Learning Word Meanings from Teachers’ Repeated Story Read-Aloud in EFL Primary Classrooms

  •  Lu-Chun Lin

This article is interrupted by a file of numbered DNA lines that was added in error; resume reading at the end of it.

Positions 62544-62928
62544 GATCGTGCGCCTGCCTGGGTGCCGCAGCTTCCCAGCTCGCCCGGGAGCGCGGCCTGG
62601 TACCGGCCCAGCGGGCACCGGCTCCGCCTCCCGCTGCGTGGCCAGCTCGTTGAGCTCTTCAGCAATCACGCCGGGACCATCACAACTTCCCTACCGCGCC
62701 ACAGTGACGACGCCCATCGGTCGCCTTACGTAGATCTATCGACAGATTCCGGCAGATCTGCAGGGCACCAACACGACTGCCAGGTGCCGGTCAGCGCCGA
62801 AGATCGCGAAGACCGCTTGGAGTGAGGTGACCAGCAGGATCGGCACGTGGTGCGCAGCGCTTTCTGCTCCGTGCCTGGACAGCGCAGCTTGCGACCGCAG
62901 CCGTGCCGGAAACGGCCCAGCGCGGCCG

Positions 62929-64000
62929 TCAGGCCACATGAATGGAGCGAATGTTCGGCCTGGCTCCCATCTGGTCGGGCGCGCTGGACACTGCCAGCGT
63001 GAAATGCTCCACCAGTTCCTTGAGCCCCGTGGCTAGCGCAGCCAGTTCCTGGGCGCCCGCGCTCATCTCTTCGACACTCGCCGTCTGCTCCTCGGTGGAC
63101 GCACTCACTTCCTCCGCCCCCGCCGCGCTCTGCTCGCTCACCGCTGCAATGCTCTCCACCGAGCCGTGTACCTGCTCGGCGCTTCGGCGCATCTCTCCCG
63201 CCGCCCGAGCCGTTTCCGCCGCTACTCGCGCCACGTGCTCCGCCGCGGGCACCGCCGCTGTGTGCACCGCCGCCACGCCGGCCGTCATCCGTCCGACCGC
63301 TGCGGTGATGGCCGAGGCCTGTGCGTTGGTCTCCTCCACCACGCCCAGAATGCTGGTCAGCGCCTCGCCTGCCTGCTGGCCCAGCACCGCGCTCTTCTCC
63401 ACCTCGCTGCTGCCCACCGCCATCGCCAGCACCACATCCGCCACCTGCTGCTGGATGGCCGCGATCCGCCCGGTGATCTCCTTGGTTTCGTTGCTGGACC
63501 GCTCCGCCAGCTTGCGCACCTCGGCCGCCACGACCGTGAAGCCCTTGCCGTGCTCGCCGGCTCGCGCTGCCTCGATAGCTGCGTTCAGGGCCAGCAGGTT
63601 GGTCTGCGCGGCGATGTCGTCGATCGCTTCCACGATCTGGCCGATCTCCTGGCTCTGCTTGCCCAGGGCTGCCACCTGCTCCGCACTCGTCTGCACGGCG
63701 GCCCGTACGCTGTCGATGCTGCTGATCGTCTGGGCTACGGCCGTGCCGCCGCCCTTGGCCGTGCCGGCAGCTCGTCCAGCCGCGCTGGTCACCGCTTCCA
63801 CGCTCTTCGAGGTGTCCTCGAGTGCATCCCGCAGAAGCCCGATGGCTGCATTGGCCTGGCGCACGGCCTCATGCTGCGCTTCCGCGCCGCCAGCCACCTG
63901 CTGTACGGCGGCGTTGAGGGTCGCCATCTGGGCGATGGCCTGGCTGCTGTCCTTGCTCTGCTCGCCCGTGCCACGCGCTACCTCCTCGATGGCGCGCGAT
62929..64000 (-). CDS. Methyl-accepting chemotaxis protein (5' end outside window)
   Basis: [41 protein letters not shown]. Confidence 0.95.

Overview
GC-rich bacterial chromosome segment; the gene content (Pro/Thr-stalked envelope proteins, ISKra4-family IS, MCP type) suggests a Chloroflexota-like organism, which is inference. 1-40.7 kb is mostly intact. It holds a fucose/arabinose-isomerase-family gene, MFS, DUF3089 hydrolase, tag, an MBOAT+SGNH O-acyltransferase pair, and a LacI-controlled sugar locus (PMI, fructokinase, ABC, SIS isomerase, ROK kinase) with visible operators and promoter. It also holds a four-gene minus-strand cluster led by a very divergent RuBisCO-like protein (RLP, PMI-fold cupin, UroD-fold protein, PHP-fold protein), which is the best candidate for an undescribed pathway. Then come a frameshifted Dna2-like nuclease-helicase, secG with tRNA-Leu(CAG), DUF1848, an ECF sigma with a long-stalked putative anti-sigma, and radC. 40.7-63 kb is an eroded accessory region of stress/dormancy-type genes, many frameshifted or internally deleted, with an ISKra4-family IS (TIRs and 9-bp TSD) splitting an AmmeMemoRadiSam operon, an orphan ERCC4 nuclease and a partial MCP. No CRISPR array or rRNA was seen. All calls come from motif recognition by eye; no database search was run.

This study used a quasi-experimental design to determine the effects of teachers’ story read-aloud on EFL elementary school students’ word learning outcomes. It specifically examined whether the word learning was enhanced by teachers’ repeated story read-aloud and word-meaning explanations and further determined whether the learning outcomes were related to children’s English proficiency. Two native English-speaking teachers read a story to their fourth-grade classes four times. The results showed that increasing frequency of story read-aloud yielded greater word-learning gains across time. The EFL children, on average, learned approximately half of the target words by the third read-aloud. While both high- and low-proficiency groups showed significant vocabulary gains with the frequency of teachers’ read-aloud, the high-proficiency children consistently outperformed their low-proficiency peers, especially on the L1 meaning-matching vocabulary test. The overall findings were quite encouraging and showed empirical evidence that teachers’ repeated story read-aloud can be an effective way to facilitate elementary school children’s word learning in a context where English is a foreign language.

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